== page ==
3 Thus, although the "Statutory honor, based on the recognition of peers and commoners, affirmed and defended by challenge and prowess, little by little is giving ground to the honors attributed by the State, which fiduciary or school title, are valid in all markets controlled by the State. [...] Said in a few words, one goes from the diffuse symbolic capital, based exclusively on collective recognition, to a symbolic capital objectified, codified, delegated and guaranteed by the State, bureaucratized "(Bourdieu 1997: 112).

4 And it is that the honor "is a typical form of symbolic capital that only exists through the reputation, that is to say of the representation that of her the others are formed, insofar as they share a set of appropriate beliefs to make them perceive and assess properties and behaviors determined as honorable or dishonorable "(Bourdieu 1997: 108).

5 Draft agreement (No. 383/2005) "By means of which a campaign is established to put an end to the 'doctoritis' in the Capital District The text is available at the website http://www.alcaldiabogota.gov.co/sisjur/normas/Norma1.jsp?i=18121

6 The symbolic capital is a transmuted and sublimated form of the rest of the capitals: "when it is perceived through perception categories that are the result of the incorporation of the divisions or of the oppositions inscribed in the structure of the distribution of this kind of capital (for example, strong / weak, big / small, rich / poor, cult / uneducated, etc.). "(Bourdieu 1988: 108). And that the power of symbolic capital manifests itself in the daily life of social agents through symbolic violence. The symbolic power, subordinate power, is the transformed form - that is, unrecognizable, transfigured and legitimated - of the other forms of power [...] making people ignore-recognize the violence that they objectively contain (Bourdieu 1999: 72)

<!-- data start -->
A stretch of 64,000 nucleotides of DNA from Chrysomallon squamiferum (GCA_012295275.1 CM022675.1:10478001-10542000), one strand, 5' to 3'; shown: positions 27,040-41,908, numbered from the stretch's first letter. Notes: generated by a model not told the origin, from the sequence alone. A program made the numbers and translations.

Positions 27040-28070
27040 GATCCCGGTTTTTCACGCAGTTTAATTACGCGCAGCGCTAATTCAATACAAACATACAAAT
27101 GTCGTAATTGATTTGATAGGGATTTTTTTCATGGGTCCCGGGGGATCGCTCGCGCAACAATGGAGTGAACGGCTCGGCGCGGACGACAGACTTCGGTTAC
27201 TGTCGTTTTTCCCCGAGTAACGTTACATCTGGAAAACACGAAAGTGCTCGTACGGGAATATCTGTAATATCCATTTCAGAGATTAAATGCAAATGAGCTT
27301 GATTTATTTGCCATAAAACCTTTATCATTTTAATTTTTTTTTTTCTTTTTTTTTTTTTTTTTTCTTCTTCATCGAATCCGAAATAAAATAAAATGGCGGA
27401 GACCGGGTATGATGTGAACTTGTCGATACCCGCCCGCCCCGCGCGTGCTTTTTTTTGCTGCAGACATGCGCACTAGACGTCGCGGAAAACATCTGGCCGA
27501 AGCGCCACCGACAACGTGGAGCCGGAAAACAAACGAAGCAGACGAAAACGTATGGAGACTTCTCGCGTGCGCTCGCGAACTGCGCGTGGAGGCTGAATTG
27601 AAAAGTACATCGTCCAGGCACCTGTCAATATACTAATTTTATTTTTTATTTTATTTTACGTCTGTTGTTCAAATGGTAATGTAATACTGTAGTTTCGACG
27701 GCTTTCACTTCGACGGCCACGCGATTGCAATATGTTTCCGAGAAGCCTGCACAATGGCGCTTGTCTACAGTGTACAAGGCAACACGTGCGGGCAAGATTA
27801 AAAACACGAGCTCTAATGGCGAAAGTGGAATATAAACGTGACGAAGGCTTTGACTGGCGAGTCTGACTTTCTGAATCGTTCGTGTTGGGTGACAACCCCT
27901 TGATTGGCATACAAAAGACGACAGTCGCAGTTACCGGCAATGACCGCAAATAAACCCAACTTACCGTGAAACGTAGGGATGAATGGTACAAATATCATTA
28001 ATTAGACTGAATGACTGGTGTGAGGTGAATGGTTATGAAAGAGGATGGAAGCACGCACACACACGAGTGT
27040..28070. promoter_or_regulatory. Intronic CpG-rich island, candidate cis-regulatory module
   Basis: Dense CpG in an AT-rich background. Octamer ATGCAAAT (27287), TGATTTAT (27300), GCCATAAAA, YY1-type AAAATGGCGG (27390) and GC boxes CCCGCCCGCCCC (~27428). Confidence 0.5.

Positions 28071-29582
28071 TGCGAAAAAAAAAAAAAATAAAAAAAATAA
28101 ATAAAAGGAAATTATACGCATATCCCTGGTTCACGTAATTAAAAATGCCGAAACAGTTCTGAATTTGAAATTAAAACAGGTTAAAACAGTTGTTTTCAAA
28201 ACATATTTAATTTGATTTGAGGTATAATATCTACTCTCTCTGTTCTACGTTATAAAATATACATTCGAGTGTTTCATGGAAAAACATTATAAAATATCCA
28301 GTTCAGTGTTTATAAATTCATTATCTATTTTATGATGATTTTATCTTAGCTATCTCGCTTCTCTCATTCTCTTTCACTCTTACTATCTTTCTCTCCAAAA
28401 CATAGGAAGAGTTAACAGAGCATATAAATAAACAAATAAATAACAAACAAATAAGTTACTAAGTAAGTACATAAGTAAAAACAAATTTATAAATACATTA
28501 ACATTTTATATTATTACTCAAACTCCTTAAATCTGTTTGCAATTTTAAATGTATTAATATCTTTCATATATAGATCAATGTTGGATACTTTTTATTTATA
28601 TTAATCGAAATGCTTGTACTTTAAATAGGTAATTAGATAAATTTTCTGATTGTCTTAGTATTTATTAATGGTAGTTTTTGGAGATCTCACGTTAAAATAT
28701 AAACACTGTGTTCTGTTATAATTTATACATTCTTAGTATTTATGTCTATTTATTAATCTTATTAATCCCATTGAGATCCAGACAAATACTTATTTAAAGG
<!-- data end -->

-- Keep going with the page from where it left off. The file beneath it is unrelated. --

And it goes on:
7 See an interesting summary of the historical changes of name of the professional degrees in: http://politecnicavila.usal.es/estudios/grados/minas/historia.php

8 The proper name is the visible certificate of the identity of its bearer through the times and social spaces [...] and of the socially recognized possibility of totalizing these manifestations in official records , curriculum vitae, cursus honorum, antecedents criminal, necrology or biography that constitute the life in totality finalized by the verdict issued on a provisional or definitive balance "(Bourdieu 1997: 79).

[...]

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Details

Title
Alterations in labor markets in Latin America. The symbolic capital associated with the names of university degrees
College
FLACSO Argentina  (Maestría en desarrollo humano)
Course
Alumni
Grade
1
Author
Year
2019
Pages
13
Catalog Number
V498445
Language
English
Notes
The need to train technicians to support the growing technological complexity is a requirement of politically as dissimilar societies as Cuba and Mexico. Two common observations to Latin American countries are: i) An excess of students of law and ii) Low number of students studying technical careers.
Tags
Sociology/honor/Bourdieu/Latinamerica/work/degrees/labour markets
Quote paper
Erik Martinelly (Author), 2019, Alterations in labor markets in Latin America. The symbolic capital associated with the names of university degrees, Munich, GRIN Verlag, https://www.grin.com/document/498445